On Sunday, the two Las Vegas police officers were having lunch at a pizza buffet in an aging strip mall about 5 miles northeast of the Las Vegas Strip when the Millers fatally shot them. The attack at a CiCi's Pizza killed officers Alyn Beck, 41, and Igor Soldo, 31, both of whom were husbands and fathers of young children.

About 100 people attended a candlelight vigil for the slain officers at CiCi's Pizza on Monday night, the Las Vegas Review-Journal reported.

According to Assistant Sheriff Kevin McMahill, this is how Sunday's events unfolded:

The Millers left a neighbour's apartment where they had been staying around 4:30 a.m. and walked for hours until they reached the strip mall about 5 miles away.

Around 11:20 a.m., the Millers went into the restaurant, where the two officers were sitting in a booth. Jerad Miller fatally shot Soldo; as his partner tried to react, Miller shot Beck in the throat. Amanda Miller then pulled her own gun, and both shot Beck several times.

Police believe that while the Millers wanted to target police, the choice of Soldo and Beck was random.

The couple took the officers' guns and ammunition and left on Beck's body a yellow flag featuring the phrase "Don't tread
Photos of slain Las Vegas police officers Alyn Beck and Igor Soldo are displayed during a news conference Sunday afternoon. (Steve Marcus/Reuters, Las Vegas Sun)
on me." The flag, with its roots in the American Revolution, is a symbol for anti-government groups. Police said they believe the material with a swastika printed on it that was also left on the body was intended to paint police as Nazis.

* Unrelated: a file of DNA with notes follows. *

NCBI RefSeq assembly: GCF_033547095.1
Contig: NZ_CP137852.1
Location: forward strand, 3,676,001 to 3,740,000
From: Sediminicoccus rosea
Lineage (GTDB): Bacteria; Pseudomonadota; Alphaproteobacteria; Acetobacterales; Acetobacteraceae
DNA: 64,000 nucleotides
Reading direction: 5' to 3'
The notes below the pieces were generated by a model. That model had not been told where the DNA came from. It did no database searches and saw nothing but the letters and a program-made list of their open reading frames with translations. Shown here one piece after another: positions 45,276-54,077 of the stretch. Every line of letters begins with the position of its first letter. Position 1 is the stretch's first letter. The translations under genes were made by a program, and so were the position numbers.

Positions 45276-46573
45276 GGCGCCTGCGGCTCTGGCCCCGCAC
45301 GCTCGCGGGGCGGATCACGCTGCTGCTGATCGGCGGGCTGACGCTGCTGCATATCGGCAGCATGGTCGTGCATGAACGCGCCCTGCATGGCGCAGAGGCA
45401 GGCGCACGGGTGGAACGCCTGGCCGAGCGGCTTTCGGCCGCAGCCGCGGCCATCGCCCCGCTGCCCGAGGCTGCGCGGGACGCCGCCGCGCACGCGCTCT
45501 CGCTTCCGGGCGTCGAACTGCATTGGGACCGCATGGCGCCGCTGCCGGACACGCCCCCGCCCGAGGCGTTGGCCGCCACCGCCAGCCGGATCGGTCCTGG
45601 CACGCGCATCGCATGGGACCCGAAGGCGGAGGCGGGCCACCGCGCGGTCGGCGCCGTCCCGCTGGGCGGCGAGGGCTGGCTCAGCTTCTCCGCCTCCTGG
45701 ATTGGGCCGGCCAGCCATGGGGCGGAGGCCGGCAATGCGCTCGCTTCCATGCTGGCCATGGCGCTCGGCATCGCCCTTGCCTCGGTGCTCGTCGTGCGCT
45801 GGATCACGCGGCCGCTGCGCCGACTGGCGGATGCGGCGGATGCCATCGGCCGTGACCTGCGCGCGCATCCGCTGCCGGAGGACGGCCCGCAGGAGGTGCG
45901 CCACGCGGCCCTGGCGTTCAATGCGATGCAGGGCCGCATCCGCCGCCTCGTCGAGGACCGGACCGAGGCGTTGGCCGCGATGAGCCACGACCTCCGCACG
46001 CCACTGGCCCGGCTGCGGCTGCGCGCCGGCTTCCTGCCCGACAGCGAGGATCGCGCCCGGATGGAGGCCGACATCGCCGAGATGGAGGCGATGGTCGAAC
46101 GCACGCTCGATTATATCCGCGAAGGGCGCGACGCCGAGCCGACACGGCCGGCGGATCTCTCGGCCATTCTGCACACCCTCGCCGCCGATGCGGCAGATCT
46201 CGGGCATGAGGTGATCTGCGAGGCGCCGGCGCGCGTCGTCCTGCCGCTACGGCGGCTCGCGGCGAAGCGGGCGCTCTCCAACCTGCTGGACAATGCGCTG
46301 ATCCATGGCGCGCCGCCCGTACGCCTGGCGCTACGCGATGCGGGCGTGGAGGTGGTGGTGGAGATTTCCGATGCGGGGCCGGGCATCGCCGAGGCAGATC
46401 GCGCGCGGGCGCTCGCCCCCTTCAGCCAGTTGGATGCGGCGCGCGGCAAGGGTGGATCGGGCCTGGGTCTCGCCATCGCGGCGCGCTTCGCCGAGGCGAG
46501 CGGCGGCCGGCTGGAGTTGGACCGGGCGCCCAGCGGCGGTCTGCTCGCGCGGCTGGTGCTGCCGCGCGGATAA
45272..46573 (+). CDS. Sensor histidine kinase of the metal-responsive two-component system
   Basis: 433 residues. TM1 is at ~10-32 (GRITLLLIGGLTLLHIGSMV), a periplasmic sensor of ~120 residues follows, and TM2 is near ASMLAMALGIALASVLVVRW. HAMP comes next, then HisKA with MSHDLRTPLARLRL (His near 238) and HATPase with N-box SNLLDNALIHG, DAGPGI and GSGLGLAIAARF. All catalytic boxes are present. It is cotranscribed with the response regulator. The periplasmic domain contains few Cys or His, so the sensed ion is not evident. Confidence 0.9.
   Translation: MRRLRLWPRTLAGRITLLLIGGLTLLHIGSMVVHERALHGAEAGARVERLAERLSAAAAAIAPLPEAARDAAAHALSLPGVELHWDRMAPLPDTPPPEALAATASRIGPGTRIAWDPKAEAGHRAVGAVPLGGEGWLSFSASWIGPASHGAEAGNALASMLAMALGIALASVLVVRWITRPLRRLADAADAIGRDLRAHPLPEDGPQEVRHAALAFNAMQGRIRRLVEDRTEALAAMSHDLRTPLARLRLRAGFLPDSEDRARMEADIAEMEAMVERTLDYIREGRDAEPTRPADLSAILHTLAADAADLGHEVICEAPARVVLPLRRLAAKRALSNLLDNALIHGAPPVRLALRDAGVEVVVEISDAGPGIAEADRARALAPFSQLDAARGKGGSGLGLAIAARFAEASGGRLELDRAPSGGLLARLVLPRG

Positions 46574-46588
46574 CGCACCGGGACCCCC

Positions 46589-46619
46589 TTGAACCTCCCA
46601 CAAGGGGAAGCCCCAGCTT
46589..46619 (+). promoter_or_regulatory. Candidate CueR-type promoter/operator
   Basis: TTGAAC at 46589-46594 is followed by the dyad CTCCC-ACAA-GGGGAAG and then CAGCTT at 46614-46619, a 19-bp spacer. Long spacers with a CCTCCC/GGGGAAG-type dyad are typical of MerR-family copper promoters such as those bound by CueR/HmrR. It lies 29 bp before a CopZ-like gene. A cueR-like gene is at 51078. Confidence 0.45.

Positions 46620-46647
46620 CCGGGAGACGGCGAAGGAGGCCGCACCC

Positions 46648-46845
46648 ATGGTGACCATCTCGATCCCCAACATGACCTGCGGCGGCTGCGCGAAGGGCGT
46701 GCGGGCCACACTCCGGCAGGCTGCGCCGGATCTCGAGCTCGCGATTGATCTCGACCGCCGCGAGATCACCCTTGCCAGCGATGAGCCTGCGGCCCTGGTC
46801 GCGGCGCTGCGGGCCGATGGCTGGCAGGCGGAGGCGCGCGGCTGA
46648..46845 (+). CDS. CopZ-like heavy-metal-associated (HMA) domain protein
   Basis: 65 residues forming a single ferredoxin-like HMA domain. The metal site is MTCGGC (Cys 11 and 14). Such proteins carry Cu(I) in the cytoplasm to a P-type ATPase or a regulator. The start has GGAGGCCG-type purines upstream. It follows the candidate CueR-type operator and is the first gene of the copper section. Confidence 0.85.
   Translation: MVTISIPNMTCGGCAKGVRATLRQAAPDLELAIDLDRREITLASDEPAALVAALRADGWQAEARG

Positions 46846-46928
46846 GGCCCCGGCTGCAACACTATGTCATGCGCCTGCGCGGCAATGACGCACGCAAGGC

The couple went next to a Wal-Mart across the street, where Jerad Miller entered, fired one round and "told the people to get out and this was a revolution and that the police were on the way."

In the frenzy, shopper Joseph Wilcox decided to confront Jerad Miller. Wilcox, 31, went from the returns area to Miller and pulled his concealed firearm. But before he could fire, Amanda Miller shot him in the ribs and Wilcox collapsed.

Jerad Miller had criminal past

By now, police had arrived, and two five-officer teams entered the massive store.

As police closed in, Amanda Miller shot her husband several times with a handgun, killing him. She then shot herself in the head.

Police found hundreds more rounds of unspent ammunition in bags the Millers carried.

Jerad Miller had been convicted of felony vehicle theft and other offences in Washington state between 2001 and 2003, according to a Washington State Patrol database. He also had a criminal record in Indiana.

Although police believe the shootings were an isolated act, not part of a broader conspiracy to target law enforcement, Sheriff Doug Gillespie said Monday he was pairing officers together for safety. For now, 300 will be on patrol at any given time — twice what is normal.

Asked about worries that more officers may be targeted, he responded: "Is that weighing? Sure, there's no doubt about it."